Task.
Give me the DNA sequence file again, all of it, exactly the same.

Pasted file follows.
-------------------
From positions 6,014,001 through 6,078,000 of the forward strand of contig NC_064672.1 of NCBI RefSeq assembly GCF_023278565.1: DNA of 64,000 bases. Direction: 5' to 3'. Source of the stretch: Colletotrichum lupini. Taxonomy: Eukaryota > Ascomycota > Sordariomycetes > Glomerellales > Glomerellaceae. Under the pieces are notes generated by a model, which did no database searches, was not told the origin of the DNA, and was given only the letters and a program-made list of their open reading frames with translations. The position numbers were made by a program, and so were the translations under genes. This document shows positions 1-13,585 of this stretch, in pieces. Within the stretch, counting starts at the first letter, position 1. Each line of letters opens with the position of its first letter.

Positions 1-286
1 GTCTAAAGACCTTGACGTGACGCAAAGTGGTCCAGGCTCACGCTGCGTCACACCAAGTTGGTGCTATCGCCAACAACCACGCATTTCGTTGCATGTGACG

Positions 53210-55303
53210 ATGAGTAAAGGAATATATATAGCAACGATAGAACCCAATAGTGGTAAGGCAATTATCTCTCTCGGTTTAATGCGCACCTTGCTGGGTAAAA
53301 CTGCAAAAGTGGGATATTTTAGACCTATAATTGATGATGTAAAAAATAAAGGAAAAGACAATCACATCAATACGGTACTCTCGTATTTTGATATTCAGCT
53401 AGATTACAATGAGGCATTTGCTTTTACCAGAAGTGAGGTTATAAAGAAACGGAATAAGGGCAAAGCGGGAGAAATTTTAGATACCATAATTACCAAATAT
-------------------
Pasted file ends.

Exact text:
From positions 6,014,001 through 6,078,000 of the forward strand of contig NC_064672.1 of NCBI RefSeq assembly GCF_023278565.1: DNA of 64,000 bases. Direction: 5' to 3'. Source of the stretch: Colletotrichum lupini. Taxonomy: Eukaryota > Ascomycota > Sordariomycetes > Glomerellales > Glomerellaceae. Under the pieces are notes generated by a model, which did no database searches, was not told the origin of the DNA, and was given only the letters and a program-made list of their open reading frames with translations. The position numbers were made by a program, and so were the translations under genes. This document shows positions 1-13,585 of this stretch, in pieces. Within the stretch, counting starts at the first letter, position 1. Each line of letters opens with the position of its first letter.

Positions 1-286
1 GTCTAAAGACCTTGACGTGACGCAAAGTGGTCCAGGCTCACGCTGCGTCACACCAAGTTGGTGCTATCGCCAACAACCACGCATTTCGTTGCATGTGACG

Positions 53210-55303
53210 ATGAGTAAAGGAATATATATAGCAACGATAGAACCCAATAGTGGTAAGGCAATTATCTCTCTCGGTTTAATGCGCACCTTGCTGGGTAAAA
53301 CTGCAAAAGTGGGATATTTTAGACCTATAATTGATGATGTAAAAAATAAAGGAAAAGACAATCACATCAATACGGTACTCTCGTATTTTGATATTCAGCT
53401 AGATTACAATGAGGCATTTGCTTTTACCAGAAGTGAGGTTATAAAGAAACGGAATAAGGGCAAAGCGGGAGAAATTTTAGATACCATAATTACCAAATAT